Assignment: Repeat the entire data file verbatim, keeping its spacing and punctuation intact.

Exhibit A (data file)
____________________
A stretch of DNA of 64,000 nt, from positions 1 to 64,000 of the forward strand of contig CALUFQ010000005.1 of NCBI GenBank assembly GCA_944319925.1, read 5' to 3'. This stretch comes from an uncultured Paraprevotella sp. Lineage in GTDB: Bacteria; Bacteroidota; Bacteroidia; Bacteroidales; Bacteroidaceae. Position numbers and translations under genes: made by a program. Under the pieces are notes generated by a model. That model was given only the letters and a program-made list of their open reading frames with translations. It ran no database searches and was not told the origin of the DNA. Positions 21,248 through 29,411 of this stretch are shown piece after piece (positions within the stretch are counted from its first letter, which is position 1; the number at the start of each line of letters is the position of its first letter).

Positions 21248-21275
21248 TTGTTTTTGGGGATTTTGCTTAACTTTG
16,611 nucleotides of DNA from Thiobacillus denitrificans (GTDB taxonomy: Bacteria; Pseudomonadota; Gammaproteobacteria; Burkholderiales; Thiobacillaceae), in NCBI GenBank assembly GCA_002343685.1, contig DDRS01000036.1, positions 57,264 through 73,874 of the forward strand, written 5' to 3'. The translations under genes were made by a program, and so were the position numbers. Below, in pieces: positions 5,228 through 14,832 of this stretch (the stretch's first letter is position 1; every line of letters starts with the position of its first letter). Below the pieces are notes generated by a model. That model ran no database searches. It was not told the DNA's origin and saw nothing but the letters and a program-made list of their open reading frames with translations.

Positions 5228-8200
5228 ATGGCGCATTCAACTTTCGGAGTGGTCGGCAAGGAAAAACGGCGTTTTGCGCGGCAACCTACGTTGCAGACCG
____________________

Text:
A stretch of DNA of 64,000 nt, from positions 1 to 64,000 of the forward strand of contig CALUFQ010000005.1 of NCBI GenBank assembly GCA_944319925.1, read 5' to 3'. This stretch comes from an uncultured Paraprevotella sp. Lineage in GTDB: Bacteria; Bacteroidota; Bacteroidia; Bacteroidales; Bacteroidaceae. Position numbers and translations under genes: made by a program. Under the pieces are notes generated by a model. That model was given only the letters and a program-made list of their open reading frames with translations. It ran no database searches and was not told the origin of the DNA. Positions 21,248 through 29,411 of this stretch are shown piece after piece (positions within the stretch are counted from its first letter, which is position 1; the number at the start of each line of letters is the position of its first letter).

Positions 21248-21275
21248 TTGTTTTTGGGGATTTTGCTTAACTTTG
16,611 nucleotides of DNA from Thiobacillus denitrificans (GTDB taxonomy: Bacteria; Pseudomonadota; Gammaproteobacteria; Burkholderiales; Thiobacillaceae), in NCBI GenBank assembly GCA_002343685.1, contig DDRS01000036.1, positions 57,264 through 73,874 of the forward strand, written 5' to 3'. The translations under genes were made by a program, and so were the position numbers. Below, in pieces: positions 5,228 through 14,832 of this stretch (the stretch's first letter is position 1; every line of letters starts with the position of its first letter). Below the pieces are notes generated by a model. That model ran no database searches. It was not told the DNA's origin and saw nothing but the letters and a program-made list of their open reading frames with translations.

Positions 5228-8200
5228 ATGGCGCATTCAACTTTCGGAGTGGTCGGCAAGGAAAAACGGCGTTTTGCGCGGCAACCTACGTTGCAGACCG